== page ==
1.) Not enough hair brushing - People who do not comb/brush their hair regularly have a slightly higher risk of having dandruff - this is because they are not aiding the shedding of skin that combing/brushing provides.

2.) Yeast - People who are sensitive to yeast have a slightly higher risk of having dandruff, so it is logical to assume that yeast may play a part. Yeast-sensitive people who get dandruff find that it gets better during the warmer months and worse during the winter. UVA light from the sun counteracts the yeast. Some say, though, that during winter the skin is drier because of cold air and overheated rooms (exposure to extreme temperatures), making dandruff more likely. So, it is sometimes not that easy to know whether it is yeast or just dry skin.

3.) Dry skin - people with dry skin tend to get dandruff more often. Winter cold air, combined with overheated rooms is a common cause of itchy, flaking skin. People with dandruff caused by dry skin tend to have small flakes of dandruff; the flakes are not oily.

4.) Seborrheic dermatitis (irritated, oily skin) - People with seborrheic dermatitis are very prone to dandruff. Seborrheic dermatitis affects many areas of the skin, including the backs of the ears, the breastbone, eyebrows, and the sides of the nose, not just the scalp. The patient will have red, greasy skin covered with flaky white or yellow scales.

5.) Not enough shampooing - some people say that if you don't shampoo enough there can be a buildup of oil and dead skin cells, causing dandruff. However, many experts doubt this is true.

6.) Certain skin conditions - People with psoriasis, eczema and some other skin disorders tend to get dandruff much more frequently than other people.

7.) Some illnesses - Adults with Parkinson's disease and some other neurological illnesses are more prone to having dandruff and seborrheic dermatitis. Patients recovering from heart attacks and strokes, and some people with weak immune systems may have dandruff more often than other people.

8.) Reaction to hair/skin care products - Some people react to some hair care products with a red, itchy, scaling scalp. Many experts say that shampooing too often may cause dandruff as it can irritate the scalp.

9.) Malassezia - Malassezia is a fungus that lives on everybody's scalp. Generally, it will cause no problems at all. However, it can grow out of control. It feeds on the oils our hair follicles secrete. When this happens the scalp can become irritated and produces extra skin cells. These extra skin cells die and fall off; they mix with the oil from the hair and scalp, and turn into what we see as dandruff.

10.) Diet - Some experts say that people who do not consume enough foods that contain zinc, B vitamins, and some types of fats are more prone to dandruff.

11.) Mental stress - Experts believe there is a link between stress and many skin problems.

12.) HIV - A study found that 10.6% of people with HIV have seborrheic dermatitis.

Two factors should be considered when you treat dandruff, according to MTN: 1. Your age. 2. The severity of your dandruff. Shampoos and products for the scalp are available OTC (over-the-counter, no prescription needed) at most supermarkets, pharmacies and many corner shops. It is important to remember that seborrheic dermatitis can be controlled, but not cured with these products. Before using an antifungal shampoo see if you can remove any scaly or crusty patches on your scalp - do this with care. If you manage to remove them the shampoo will be more effective. If you have dandruff on your beard you can use dandruff shampoo on it. Most anti-dandruff or anti-fungal shampoos contain at least one of the following active ingredients:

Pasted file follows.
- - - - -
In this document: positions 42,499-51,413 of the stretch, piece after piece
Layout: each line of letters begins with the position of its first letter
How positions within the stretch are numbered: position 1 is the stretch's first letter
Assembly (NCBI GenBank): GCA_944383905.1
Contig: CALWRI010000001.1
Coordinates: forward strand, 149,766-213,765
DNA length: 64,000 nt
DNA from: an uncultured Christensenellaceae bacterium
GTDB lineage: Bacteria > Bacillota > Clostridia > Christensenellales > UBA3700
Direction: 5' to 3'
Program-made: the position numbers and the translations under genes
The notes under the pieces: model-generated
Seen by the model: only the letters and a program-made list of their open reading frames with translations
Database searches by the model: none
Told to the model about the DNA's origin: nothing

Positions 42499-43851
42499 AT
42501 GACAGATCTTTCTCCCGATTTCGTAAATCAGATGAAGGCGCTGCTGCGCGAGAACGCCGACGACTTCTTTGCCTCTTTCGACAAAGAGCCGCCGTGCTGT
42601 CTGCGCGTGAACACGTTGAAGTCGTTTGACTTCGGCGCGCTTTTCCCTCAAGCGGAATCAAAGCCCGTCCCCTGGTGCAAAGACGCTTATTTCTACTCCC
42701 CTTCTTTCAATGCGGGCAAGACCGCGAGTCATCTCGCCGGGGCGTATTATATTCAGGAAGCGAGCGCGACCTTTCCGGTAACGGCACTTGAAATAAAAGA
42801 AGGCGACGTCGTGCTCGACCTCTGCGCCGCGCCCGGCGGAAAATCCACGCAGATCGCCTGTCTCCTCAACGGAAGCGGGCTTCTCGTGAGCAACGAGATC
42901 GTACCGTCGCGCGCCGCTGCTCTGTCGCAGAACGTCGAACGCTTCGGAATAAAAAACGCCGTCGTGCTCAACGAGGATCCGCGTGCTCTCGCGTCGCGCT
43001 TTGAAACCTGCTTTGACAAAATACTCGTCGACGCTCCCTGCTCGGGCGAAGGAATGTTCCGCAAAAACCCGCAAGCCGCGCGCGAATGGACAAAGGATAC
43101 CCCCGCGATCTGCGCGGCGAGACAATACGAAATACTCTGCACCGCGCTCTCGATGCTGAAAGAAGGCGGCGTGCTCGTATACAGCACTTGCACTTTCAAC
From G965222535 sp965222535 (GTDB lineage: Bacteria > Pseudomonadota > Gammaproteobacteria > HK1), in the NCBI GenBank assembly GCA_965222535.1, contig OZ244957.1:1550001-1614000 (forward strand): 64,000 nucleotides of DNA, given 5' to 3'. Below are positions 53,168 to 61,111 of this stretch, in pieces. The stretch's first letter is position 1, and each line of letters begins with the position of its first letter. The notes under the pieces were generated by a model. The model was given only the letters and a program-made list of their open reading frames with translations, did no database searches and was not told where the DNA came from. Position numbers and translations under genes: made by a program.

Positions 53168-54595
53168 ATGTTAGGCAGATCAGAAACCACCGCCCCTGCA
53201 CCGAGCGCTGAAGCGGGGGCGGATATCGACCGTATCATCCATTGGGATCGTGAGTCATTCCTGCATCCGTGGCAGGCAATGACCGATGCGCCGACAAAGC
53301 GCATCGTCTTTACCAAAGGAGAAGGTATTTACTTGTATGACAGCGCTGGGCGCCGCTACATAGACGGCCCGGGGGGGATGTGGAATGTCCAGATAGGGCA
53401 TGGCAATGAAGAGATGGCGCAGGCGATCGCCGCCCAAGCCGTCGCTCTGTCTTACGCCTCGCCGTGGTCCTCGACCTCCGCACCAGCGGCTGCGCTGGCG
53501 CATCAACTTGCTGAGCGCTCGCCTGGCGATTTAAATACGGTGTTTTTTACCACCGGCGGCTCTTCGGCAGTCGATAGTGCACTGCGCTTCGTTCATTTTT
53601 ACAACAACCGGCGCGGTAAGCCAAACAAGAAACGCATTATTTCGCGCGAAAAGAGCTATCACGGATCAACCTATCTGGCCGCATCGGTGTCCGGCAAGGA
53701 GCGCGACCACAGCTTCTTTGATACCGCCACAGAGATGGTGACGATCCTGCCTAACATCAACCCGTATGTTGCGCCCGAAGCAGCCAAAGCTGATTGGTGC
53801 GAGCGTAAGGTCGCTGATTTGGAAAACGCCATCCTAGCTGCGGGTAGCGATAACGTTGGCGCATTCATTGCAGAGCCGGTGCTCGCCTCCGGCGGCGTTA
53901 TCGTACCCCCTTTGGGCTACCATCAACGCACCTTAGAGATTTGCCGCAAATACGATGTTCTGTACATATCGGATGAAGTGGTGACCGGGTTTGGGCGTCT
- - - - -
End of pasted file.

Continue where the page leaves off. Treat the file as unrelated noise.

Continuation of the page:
1.) Zinc pyrithione - an ingredient which slows down the production of yeast.

2.) Selenium sulphide - this reduces the production of natural oils your scalp glands produce.

3.) Coal tar - this has a natural anti-fungal agent. If your hair is dyed or treated remember that long-term coal tar usage can stain the hair.

4.) Ketoconazole - a very effective anti-fungal. Most people who use this are pleased with the results. Experts say shampoos with this ingredient can be used with young and elderly people.

5.) Salicylic acids - these help your scalp get rid of skin cells. It does not slow down the reproduction of skin cells. Many "scalp scrubs" contain salicylic acids. Some people find salicylic acid treatments leave their scalps dry and eventually make the flaking of the skin worse.

6.) Tea-tree oil - This oil comes from the Australian Tea Tree (Melaleuca alternifolia). A growing number of shampoos now include tea-tree oil as one of its ingredients. It has been used for centuries as an antifungal, antibiotic, and an antiseptic. However, some people are allergic to it.

7.) Green Tea potential - Researchers from the Medical College of Georgia in the US found that green tea may have potential for the treatment of dandruff and psoriasis.

Ideally, select a shampoo that has one of the above ingredients and shampoo your hair with it every day until your dandruff is under control. When that happens use them less frequently. You may find a particular shampoo stops being so effective after while, if this occurs switch to one that has another ingredient. Make sure the shampoo has time to stay on your scalp before you rinse it off - perhaps about five minutes. If you rinse it off too quickly the ingredient will not have enough time to work. If after several weeks of treating yourself you still have dandruff, you should consider seeing your doctor or a dermatologist (skin specialist).

A person with dandruff or seborrheic dermatitis will hardly every experience complications. If one were to occur, it would more likely to be caused by one of the dandruff treatments. If you find one of your dandruff shampoos, or scalp treatments is causing irritation, stop using it and ask your pharmacist to suggest another one. Bacteria can get in under your skin if there is a break on the skin of the scalp. If this happens, and you feel unwell, or that area of skin is red, tender and swollen, go and see your doctor.

Until next time.